Join Amateur Radio

Getting your first Amateur Radio license takes some effort, but the rewards you will find in Amateur Radio are worth the effort.

If you have access to YouTube, you can find many videos on the subject of Amateur Radio by doing a search on YouTube. Another good online resource is the American Radio Relay League (ARRL) website at .

There are several VHF and UHF repeaters in and around Skagit County. Repeaters are mountain top radio systems that allow us to use mobile or handheld radios to talk over greater distances than is possible just using our personal radios. If you are not licensed, you can monitor Amateur Radio conversations even if you cannot transmit yet. A public safety radio scanner can receive Amateur Radio in the VHF and UHF bands. If you don’t have access to a scanner, a good inexpensive first radio is the BaoFeng UV-5R 8W Ham Radio, which you can usually find on Amazon for around $25. Frequencies can be entered directly into the BaoFeng from the keypad. is a resource for finding frequencies to monitor in your area. You can also find local Amateur Radio and GMRS frequencies at

For your Amateur Radio license, you will need to take a written test. You will find a lot of information about test preparation on our website. There are three license classifications in the Amateur Radio Service; Technician, General, and Extra. Each higher class license has a test that is more technical and provides additional privileges on the Amateur Radio bands. The starting license class would be Technician. Tests are administered by volunteer examiners recognized by the FCC. Tests in our area are usually held once a month with the test site alternating between Anacortes for even months and Stanwood for odd months. You can find the testing schedule on our calendar page.

The Radio Amateurs of Skagit County has monthly in-person meetings at the Skagit PUD on Freeway Dr in Mount Vernon. Visitors are always welcome. Our meetings are usually held on the second Friday of each month beginning at 7:00 pm. The meeting room opens at 6:30 pm.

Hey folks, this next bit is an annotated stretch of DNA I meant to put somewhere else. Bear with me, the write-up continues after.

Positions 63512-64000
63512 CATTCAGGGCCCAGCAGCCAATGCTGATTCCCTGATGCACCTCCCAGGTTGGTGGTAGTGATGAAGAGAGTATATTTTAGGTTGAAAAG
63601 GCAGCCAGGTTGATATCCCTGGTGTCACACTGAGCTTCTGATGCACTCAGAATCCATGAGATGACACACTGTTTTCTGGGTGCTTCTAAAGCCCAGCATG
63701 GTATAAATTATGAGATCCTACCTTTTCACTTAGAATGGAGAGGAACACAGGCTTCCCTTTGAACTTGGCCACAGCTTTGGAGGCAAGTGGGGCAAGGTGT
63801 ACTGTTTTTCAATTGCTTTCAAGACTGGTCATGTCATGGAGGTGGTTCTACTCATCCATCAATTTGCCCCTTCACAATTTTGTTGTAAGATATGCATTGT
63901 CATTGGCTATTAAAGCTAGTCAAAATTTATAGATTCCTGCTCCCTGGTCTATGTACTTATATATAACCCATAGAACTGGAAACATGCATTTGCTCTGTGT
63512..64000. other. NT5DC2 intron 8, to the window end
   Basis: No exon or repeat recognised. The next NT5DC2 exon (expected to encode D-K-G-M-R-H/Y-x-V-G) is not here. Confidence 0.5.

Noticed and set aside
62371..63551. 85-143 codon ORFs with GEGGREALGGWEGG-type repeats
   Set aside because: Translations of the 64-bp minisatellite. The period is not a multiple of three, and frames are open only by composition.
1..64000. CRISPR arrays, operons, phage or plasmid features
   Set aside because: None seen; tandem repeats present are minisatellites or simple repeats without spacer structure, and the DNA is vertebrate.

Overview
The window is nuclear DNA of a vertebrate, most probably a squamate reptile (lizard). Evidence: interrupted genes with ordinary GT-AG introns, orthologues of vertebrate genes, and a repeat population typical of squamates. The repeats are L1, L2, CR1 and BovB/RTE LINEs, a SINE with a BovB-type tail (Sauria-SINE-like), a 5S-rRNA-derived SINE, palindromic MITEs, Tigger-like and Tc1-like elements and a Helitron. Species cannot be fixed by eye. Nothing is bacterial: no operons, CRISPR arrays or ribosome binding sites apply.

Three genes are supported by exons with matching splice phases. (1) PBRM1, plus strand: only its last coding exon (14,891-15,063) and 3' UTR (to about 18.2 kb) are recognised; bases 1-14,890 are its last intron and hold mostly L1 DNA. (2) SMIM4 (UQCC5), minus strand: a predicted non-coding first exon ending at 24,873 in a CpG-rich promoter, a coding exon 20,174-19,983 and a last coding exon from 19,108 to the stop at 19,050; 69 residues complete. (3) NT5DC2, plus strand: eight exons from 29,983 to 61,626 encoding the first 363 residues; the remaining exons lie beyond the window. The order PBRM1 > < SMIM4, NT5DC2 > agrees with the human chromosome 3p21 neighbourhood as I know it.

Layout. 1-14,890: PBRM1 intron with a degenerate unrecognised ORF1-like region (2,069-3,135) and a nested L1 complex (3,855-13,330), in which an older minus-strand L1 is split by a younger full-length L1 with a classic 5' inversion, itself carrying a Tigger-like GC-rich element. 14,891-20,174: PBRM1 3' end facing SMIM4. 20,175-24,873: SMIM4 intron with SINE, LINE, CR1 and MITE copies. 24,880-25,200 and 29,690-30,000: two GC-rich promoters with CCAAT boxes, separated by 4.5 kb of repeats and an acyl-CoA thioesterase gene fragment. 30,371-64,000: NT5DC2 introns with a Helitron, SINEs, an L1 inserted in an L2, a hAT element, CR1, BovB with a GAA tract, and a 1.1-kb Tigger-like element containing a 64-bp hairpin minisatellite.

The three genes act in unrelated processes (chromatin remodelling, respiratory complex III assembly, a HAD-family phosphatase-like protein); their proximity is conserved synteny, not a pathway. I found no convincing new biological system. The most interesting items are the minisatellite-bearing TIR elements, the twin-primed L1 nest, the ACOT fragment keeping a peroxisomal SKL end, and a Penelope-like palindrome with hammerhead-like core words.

Q-signals are a system of radio shorthand as old as wireless and developed from even older telegraphy codes. Q-signals are a set of abbreviations for common information that save time and allow communication between operators who don’t speak a common language. Modern ham radio uses them extensively. The table in the link below lists the most common Q-signals used by hams.

While Q-signals were developed for use by Morse operators, their use is common on phone, as well. You will often hear, “QRZed?” as someone asks “Who is calling me?” or “I’m getting a little QRM” from an operator receiving some interference or “Let’s QSY to 146.55” as two operators change from a repeater frequency to a nearby simplex communications frequency.

ITU Phonetic Alphabet

The phonetic alphabet is one way Amateur Radio operators try to eliminate confusion or ambiguity over the airwaves, especially when band conditions are poor.

Q-Signals and the ITU Phonetic Alphabet

The following chart shows privileges and band plan recommendations for each of the frequencies, as granted by the FCC. It is good amateur practice to follow the band plan established by the Amateur Radio community. The band plan was developed so that spectrum allocated for our use is used most effectively.


Resources For The New HAM



Basics of Getting into Ham Radio

Amateur Radio Technician Class Course (FCC question pool through June 2022)


Internet Resources:

ARRL – New Ham Resources

Ham Radio Prep

Why it’s called HAM Radio

QRZ New Ham Jumpstart Program

Amateur Radio Resources – Ham Radio Academy


FCC / Federal Communications Commission

The FCC requires all licensees to have a file reference number (FRN). You can register as a new user and receive your FRN before taking your first test.

FCC Universal Licensing System

If you have questions about how to get started in Amateur Radio, please contact us.